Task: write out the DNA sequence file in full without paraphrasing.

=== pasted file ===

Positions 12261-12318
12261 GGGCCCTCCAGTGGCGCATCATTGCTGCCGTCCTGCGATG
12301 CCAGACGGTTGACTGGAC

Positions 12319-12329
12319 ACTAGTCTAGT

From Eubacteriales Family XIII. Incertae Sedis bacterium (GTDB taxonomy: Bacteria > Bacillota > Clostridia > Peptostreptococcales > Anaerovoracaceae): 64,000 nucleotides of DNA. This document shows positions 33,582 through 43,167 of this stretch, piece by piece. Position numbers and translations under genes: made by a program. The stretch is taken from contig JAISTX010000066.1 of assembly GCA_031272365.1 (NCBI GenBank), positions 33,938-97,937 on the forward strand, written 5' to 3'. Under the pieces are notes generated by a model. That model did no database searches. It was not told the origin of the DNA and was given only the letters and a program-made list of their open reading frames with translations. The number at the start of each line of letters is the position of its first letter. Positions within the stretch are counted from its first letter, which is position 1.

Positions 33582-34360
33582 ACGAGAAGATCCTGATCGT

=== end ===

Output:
Positions 12261-12318
12261 GGGCCCTCCAGTGGCGCATCATTGCTGCCGTCCTGCGATG
12301 CCAGACGGTTGACTGGAC

Positions 12319-12329
12319 ACTAGTCTAGT

From Eubacteriales Family XIII. Incertae Sedis bacterium (GTDB taxonomy: Bacteria > Bacillota > Clostridia > Peptostreptococcales > Anaerovoracaceae): 64,000 nucleotides of DNA. This document shows positions 33,582 through 43,167 of this stretch, piece by piece. Position numbers and translations under genes: made by a program. The stretch is taken from contig JAISTX010000066.1 of assembly GCA_031272365.1 (NCBI GenBank), positions 33,938-97,937 on the forward strand, written 5' to 3'. Under the pieces are notes generated by a model. That model did no database searches. It was not told the origin of the DNA and was given only the letters and a program-made list of their open reading frames with translations. The number at the start of each line of letters is the position of its first letter. Positions within the stretch are counted from its first letter, which is position 1.

Positions 33582-34360
33582 ACGAGAAGATCCTGATCGT